rachelcoker



The “Do’s and Don’ts” of Writing Query Letters

So, I was originally going to make this into a vlog post, but it has been much too cold here in VA to be filming anything outside! (Well, I guess the cold is relative, compared to, say, Wisconsin, but I still consider 45 degrees to be unsuitable outside weather!) So Plan B came into action: Just write a blog post about it.

I recently received an email from a reader with some questions about writing query letters. It’s funny, because I never really thought about how different query letter writing is for teenagers. But it really is hard! There are so many decisions to make–Hide your age? Make up past experience? Pretend you aren’t still in school five hours a day? How do you write a good query letter that proves you to be professional and talented, without lying or looking like a little kid?

So, without further ado, here is my tested and proved list of do’s and don’ts of writing query letters:

Do tell the truth about your age. The number one thing you should always be is honest. If you are under eighteen, that is a big deal. You want to be really upfront about that. The worst thing that could happen is an agent thinking he’s getting into a deal with an adult, only to find out that you are a teen when it is too late. Being a minor, there is a lot of extra precaution and paperwork that has to be done when signing with an agent, so you want to make sure he is up for that. In my query letter to my agent, I stated that I was a high-schooler and let my agent know as soon as possible that I was only fourteen years old. He was grateful for my honesty and made sure to be sensitive to my age and situation. He made sure my mom was included in all my phone calls and that I didn’t have to make any life changing decisions all by myself.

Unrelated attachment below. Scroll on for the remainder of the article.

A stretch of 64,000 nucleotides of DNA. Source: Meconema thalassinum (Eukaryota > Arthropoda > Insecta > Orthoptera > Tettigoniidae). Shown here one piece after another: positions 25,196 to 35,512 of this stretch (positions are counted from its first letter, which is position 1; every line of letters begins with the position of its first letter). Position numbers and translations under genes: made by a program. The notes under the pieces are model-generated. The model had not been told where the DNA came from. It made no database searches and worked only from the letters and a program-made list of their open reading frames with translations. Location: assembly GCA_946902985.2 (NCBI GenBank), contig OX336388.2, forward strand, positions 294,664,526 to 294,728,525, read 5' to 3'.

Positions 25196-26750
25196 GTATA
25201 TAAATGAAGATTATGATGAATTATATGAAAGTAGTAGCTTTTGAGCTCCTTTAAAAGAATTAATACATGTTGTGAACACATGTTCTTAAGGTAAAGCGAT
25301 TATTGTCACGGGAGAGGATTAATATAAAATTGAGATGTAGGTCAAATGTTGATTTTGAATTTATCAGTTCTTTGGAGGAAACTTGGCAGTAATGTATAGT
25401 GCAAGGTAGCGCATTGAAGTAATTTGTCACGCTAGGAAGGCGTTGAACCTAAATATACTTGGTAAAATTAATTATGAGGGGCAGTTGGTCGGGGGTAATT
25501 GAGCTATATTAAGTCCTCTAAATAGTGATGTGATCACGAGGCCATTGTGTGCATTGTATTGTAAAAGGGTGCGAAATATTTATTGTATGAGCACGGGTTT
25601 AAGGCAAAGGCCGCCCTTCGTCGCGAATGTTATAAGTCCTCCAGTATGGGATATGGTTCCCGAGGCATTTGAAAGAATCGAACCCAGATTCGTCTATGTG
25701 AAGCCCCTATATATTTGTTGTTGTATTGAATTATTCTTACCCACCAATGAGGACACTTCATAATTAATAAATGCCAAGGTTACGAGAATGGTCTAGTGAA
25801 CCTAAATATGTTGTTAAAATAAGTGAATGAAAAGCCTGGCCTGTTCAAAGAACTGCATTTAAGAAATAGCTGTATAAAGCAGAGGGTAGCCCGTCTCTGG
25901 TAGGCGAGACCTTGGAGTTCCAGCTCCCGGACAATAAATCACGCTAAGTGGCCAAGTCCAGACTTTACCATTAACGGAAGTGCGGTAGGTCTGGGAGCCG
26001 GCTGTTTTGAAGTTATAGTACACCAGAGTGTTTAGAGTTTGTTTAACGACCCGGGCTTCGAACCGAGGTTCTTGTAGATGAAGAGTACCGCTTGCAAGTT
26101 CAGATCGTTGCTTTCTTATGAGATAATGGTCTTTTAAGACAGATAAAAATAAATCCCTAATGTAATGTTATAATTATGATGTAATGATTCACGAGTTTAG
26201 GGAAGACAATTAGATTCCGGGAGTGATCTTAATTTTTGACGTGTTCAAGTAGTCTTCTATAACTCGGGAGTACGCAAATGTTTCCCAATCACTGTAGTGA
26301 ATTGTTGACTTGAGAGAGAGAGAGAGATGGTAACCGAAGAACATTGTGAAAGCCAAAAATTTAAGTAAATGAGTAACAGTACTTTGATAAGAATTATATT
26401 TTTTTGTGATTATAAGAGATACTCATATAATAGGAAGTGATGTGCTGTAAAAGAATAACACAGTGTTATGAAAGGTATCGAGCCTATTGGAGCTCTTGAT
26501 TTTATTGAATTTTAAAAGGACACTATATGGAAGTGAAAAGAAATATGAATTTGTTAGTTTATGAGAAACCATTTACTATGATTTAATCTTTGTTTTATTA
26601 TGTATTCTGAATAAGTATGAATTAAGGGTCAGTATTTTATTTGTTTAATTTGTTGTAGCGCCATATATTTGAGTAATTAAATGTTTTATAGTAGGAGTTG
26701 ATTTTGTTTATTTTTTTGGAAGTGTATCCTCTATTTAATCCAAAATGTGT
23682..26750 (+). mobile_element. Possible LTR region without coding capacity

Do talk about your interests and passions. (But keep it short!) If you’re homeschooled, mention it. If you want to be a professional writer in the future, let it be known. Query letters should be personal and passionate. Make a big deal of the fact that writing is something you want to do for a lifetime. Let them know that this is more than just a one-book fling for you. Agents are interested in signing writers who are flexible and dependable. They want to establish a career with you, not just one book.

Don’t assume that query letters are one-size-fits-all. When you make your list of agents to contact, make sure you take a look at their websites and see what their requirements are for a query letter. Every single one I sent out was different. Some agents wanted a longer letter, complete with summaries and an attached chapter. Others just wanted a few lines with a great catcher. One even got really mad and refused to look at my book because I didn’t follow his directions exactly. Don’t let that happen to you! You only have one shot with most of these agents. Make a query letter they will approve of.

Do be confident but Don’t brag. You want to come across as professional and talented, but not overly braggy. Nothing is a bigger turn-off than someone who clearly thinks he is God’s gift to readers. Don’t say your book is the next “Chronicles of Narnia” or “Harry Potter”. It’s not. Trust me. But don’t be afraid of saying something like, “I think that readers will be touched by the love depicted in this story,” or “This is a story that will have readers on the edge of their seat”.

So, that’s about all I have to say on the subject. I do realize that I’ve probably left a lot out. So if you have any questions, don’t hesitate to ask! I’ll do my absolute best to answer. And good luck with your query letters!

-Rachel

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Comments

  1. Thanks Rachel! 🙂 I really think my query letter is coming together now. I do believe it’s almost ready! 😀

    | Reply Posted 5 years, 4 months ago
  2. Great tips! I especially liked the point about one-size-doesn’t-fit-all.

    | Reply Posted 5 years, 4 months ago


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